Posts Tagged ‘day care’

bringing young and old together

2009/06/14

As the realization of how broke we all are sets in, perhaps we can contemplate some changes to save money.  We need new ways of doing things, ways which do not depend on the flagrant spending of money that we don’t have.  We need to look to the past, to see how thing were done before people could use energy so freely and easily.  We need to remember ways of living together which made us stronger, more unified, comfortable.  We need to be open to new ideas, willing to embrace change in the hope that we can learn from the results.  One such new idea is to hold day care classes at assisted living centers and nursing homes.

Currently, we are paying one group of people to take care of our kids, and another group of people to take care of our parents.  There was a time, not all that long ago, when our parents would have raised our children, while we were busy supporting both our children and our parents.  There were no such things as nursing homes, or day care, because those functions were performed within the family.  This is how culture was passed on, not through school.

A great many of the people who have been sentenced to a nursing home are still physically capable of looking after children, they just have some problem which their family did not want to deal with.  Having these people be involved in taking care of children, any children, would be beneficial for both the children and the elders.  And the children don’t have to be related to the elders, because children will accept almost any elder, and elders will accept almost any child.

Elders who actively participate in the care of the children could be compensated in some way, perhaps reducing the cost of their care that their family must cover, or receiving credit towards purchases.  Elders who merely interact with the children would not be considered employees of the day care, and would only receive the attention of young children.

Too many children today don’t know their grandparents, and there are children who have no idea what an elderly person looks like.  Far too many day cares merely take the children for a certain time, without much interaction between the workers and the children.  The children do not get an opportunity to discover what their heritage is, what it is that makes them who they are.

We can save money by having our elders do what they have traditionally done for most of human history, taking care of the children.  Doing so would also provide the benefits of young people learning about their culture, as well as seeing the world through the eyes of someone who has watched the world for a long time.

Saving a little money

2008/11/23

Now that folks are starting to realize that it is not just them, we are all broke, maybe we can start changing some wasteful practices.  Such as paying one set of people to take care of our elders, and another set of people to take care of our children.  Both functions were part of the family experience up until about 60 years ago, the elders taking care of the children, teaching them culture, history, manners, and social skills, until the children were old enough to start taking care of the elders, when they became infirm.  Today, we seperate these two groups, so that many young children never get to know really old people, and our elders pining their days away wishing that they could spend time with children,  Any children.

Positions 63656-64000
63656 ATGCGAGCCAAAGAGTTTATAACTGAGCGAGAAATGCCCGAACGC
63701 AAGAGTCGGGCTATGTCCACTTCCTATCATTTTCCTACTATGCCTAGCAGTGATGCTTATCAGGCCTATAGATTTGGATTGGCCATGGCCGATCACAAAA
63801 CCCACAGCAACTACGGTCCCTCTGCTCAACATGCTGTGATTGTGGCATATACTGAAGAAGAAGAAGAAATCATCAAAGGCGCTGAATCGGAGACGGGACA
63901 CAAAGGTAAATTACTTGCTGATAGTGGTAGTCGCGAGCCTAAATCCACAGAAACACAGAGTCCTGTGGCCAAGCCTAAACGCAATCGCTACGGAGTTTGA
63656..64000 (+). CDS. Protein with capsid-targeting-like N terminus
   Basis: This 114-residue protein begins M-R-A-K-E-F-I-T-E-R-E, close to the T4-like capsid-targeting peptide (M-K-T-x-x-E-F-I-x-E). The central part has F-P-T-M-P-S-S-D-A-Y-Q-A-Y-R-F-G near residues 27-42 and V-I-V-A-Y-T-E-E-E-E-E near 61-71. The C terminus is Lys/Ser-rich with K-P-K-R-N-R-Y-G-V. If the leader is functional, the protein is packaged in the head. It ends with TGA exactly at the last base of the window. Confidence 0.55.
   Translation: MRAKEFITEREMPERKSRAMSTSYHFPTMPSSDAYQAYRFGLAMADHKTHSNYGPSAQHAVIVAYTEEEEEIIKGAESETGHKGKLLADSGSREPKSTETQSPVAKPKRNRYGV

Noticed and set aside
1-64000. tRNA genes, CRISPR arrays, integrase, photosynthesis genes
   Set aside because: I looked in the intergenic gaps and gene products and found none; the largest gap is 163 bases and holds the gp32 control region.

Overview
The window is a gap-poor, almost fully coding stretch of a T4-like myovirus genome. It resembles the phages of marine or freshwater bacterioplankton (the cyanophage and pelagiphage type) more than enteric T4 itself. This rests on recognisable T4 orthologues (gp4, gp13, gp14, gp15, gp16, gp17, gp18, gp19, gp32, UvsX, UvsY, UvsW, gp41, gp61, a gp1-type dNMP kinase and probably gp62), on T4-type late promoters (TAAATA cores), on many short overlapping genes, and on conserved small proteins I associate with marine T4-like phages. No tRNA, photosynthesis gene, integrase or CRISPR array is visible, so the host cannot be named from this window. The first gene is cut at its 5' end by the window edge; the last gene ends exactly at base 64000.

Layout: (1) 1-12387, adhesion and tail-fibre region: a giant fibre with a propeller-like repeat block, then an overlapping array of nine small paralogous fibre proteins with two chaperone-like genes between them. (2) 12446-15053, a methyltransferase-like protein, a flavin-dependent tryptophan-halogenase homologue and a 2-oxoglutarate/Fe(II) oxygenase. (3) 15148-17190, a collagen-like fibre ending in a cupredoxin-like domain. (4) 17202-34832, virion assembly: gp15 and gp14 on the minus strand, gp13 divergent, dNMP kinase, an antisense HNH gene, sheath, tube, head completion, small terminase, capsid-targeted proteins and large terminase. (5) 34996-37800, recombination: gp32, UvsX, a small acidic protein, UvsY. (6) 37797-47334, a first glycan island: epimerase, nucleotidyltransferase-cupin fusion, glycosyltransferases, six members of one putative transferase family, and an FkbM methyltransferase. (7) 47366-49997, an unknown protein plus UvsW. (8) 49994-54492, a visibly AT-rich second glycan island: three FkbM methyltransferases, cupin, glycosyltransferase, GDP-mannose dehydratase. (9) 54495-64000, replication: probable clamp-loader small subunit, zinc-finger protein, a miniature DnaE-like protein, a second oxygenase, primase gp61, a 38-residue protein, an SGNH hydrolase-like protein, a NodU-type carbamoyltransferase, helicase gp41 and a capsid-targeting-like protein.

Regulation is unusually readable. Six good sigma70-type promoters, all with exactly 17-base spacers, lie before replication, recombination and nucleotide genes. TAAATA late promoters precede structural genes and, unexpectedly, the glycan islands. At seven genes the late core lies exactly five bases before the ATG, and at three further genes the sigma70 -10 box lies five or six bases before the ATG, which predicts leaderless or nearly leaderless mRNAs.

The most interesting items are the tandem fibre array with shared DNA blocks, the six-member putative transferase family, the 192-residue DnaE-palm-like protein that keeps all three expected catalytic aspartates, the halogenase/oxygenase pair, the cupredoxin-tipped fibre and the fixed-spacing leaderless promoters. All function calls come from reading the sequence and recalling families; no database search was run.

Many of the people who have been placed in assisted living or nursing facilities are alert, active, and interested in what is going on around them, they simply are in need of care which family members can’t, or won’t, provide.  They are capable of spending an hour or two a few days a week helping to watch over a group of children.  Not by themselves, of course, but with the assistance of young, able bodied people.  And not in the common room of the facility catering to the elders, but in a special, home-like setting, perhaps not even on the same grounds.  Elders could be compensated for their time, and the proceeds used to help defray the cost of their care.

Somehow, a way should be found to utilize the free time, culutural knowledge, and historical background of our elders in socializing our youth.  Very young children love to please elderly people, and elderly people love to spend time with very young children.  When these two populations are allowed to interact, the results are often far more positive than when either interacts with any other age group.  It is a waste to keep them segregated.